How To Install Cacti on Debian 10 / Debian 9 – A Monitoring Tool

Install Cacti on Debian 10
Install Cacti on Debian 10

Cacti is an open-source network monitoring tool designed as the front end application for the RRDtool. It allows users to poll services at an interval of time and resulting in a graph format.

With Cacti, you can get a graph for CPU and network bandwidth utilization. Also, it monitors the network traffic by polling a router or switch via SNMP.

Here, we will see how to install Cacti on Debian 10 / Debian 9.



Update the repository index.

sudo apt update

Install MariaDB

sudo apt install -y mariadb-server mariadb-client
Debian 9 comes with MariaDB v10.1 which is a bit older than the package available in MariaDB’s official site. So, I recommend you to install MariaDB 10.4 / 10.3 on Debian 9.

Database Tuning

Cacti recommend changing MySQL a few settings for better performances. So, edit the configuration file.

sudo nano /etc/mysql/mariadb.conf.d/50-server.cnf

Add/Update the below settings in [mysqld] section.

collation-server = utf8mb4_unicode_ci
character-set-server  = utf8mb4
max_heap_table_size = 128M
tmp_table_size = 64M
join_buffer_size = 64M
innodb_file_format = Barracuda
innodb_large_prefix = 1
innodb_buffer_pool_size = 1GB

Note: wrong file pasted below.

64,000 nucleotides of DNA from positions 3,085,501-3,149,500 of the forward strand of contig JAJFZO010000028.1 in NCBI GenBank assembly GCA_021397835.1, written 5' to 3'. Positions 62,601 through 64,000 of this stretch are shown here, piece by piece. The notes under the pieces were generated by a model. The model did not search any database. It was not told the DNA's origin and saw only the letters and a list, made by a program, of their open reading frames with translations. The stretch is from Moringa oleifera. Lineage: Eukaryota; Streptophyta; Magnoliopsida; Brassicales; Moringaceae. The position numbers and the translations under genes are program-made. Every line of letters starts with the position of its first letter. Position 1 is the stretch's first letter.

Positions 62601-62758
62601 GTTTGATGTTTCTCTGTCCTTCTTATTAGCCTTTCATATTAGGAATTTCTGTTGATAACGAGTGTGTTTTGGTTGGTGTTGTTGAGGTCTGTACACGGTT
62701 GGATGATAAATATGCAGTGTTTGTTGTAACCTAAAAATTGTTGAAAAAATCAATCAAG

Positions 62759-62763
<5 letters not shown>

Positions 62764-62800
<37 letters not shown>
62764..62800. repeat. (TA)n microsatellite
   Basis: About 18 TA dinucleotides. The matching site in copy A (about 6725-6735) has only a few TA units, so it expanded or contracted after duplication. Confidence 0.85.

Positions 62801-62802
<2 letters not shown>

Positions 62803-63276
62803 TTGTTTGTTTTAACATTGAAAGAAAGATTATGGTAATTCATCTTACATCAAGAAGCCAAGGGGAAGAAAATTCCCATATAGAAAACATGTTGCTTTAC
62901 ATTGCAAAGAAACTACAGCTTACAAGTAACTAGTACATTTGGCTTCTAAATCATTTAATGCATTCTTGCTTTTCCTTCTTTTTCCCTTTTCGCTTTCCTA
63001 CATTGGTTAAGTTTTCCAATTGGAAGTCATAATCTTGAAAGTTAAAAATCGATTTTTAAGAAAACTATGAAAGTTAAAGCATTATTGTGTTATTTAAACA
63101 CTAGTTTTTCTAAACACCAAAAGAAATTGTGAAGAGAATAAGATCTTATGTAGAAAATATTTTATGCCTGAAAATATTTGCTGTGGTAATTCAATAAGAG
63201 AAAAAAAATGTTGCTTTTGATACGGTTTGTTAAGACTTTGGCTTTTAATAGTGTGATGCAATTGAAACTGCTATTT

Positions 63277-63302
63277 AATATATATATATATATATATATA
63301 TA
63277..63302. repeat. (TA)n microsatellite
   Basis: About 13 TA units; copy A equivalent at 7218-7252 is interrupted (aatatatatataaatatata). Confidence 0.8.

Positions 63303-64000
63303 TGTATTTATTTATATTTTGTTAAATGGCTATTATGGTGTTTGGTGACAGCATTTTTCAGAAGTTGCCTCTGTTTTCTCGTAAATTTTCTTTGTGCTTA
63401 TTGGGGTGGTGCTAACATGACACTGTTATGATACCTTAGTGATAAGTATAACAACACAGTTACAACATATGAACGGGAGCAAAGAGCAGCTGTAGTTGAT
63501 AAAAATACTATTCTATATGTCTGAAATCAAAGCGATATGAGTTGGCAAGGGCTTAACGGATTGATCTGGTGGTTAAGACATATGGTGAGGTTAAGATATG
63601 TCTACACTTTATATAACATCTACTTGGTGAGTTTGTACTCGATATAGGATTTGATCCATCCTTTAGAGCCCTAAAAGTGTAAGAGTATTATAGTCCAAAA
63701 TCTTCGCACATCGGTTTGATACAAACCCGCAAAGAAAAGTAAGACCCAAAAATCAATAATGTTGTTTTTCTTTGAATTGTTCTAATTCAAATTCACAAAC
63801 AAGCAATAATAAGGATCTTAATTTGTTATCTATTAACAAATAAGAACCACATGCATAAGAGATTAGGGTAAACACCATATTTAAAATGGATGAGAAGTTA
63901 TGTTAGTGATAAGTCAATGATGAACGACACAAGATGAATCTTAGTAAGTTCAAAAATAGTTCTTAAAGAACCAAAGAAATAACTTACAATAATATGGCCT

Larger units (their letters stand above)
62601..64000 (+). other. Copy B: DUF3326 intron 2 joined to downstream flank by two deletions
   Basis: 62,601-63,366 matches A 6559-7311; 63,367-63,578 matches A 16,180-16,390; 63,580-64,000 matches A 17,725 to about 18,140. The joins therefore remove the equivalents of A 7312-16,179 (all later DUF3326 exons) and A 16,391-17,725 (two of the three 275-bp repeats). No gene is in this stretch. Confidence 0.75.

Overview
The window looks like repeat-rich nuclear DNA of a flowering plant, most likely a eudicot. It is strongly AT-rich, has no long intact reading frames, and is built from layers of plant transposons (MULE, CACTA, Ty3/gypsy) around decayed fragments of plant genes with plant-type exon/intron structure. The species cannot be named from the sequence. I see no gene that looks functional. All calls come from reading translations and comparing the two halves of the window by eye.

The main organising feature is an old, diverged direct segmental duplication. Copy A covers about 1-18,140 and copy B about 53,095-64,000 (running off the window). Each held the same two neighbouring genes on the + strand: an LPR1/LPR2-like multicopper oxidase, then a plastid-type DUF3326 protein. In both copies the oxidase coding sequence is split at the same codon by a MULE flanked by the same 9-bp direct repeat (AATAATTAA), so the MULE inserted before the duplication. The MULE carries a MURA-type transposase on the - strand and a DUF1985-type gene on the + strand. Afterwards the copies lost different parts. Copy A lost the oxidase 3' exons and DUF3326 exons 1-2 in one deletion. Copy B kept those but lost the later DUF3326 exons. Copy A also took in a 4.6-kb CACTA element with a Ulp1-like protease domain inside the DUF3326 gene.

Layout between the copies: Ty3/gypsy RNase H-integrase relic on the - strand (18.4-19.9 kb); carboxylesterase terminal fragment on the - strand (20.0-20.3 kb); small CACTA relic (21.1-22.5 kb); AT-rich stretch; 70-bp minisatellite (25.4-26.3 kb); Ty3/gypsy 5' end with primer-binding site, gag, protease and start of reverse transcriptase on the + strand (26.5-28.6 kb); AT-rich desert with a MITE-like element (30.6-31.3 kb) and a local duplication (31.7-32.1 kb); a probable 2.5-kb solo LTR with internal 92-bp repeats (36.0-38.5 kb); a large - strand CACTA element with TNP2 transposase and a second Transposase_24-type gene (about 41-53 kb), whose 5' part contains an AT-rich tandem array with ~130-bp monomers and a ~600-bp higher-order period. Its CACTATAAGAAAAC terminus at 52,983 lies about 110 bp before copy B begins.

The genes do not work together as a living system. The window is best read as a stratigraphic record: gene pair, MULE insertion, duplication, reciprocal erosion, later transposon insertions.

innodb_buffer_pool_instances = 10
innodb_flush_log_at_timeout = 3
innodb_read_io_threads = 32
innodb_write_io_threads = 16
innodb_io_capacity = 5000
innodb_io_capacity_max = 10000

Install Apache & PHP Extensions

sudo apt install -y apache2 libapache2-mod-php php-xml php-ldap php-mbstring php-gd php-gmp php-mysql
Debian 9 comes with PHP v7.0 which is already the end of life. So, I recommend you to install the PHP 7.3 on Debian 9.

Set Timezone

As a mandatory requirement, we need to set the timezone in the PHP configuration file. So, edit the php.ini file depending on your PHP version.

sudo nano /etc/php/7.3/apache2/php.ini


sudo nano /etc/php/7.3/cli/php.ini

Update your timezone, as shown below.

date.timezone = US/Central
memory_limit = 512M
max_execution_time = 60

Install SNMP

sudo apt install -y snmp php-snmp rrdtool librrds-perl

Restart MariaDB service.

sudo systemctl restart mariadb
sudo systemctl restart apache2

Create Database

Create a database for Cacti installation.

You can log in to the MariaDB server without the MySQL root password by running sudo mysql -u root -p or mysql -u root -p command as root in Ubuntu 18.04.
sudo mysql -u root -p

Now, create a database for the Cacti installation.

create database cacti;

Grant permission to the newly created database.

GRANT ALL ON cacti.* TO cactiuser@localhost IDENTIFIED BY 'cactipassword';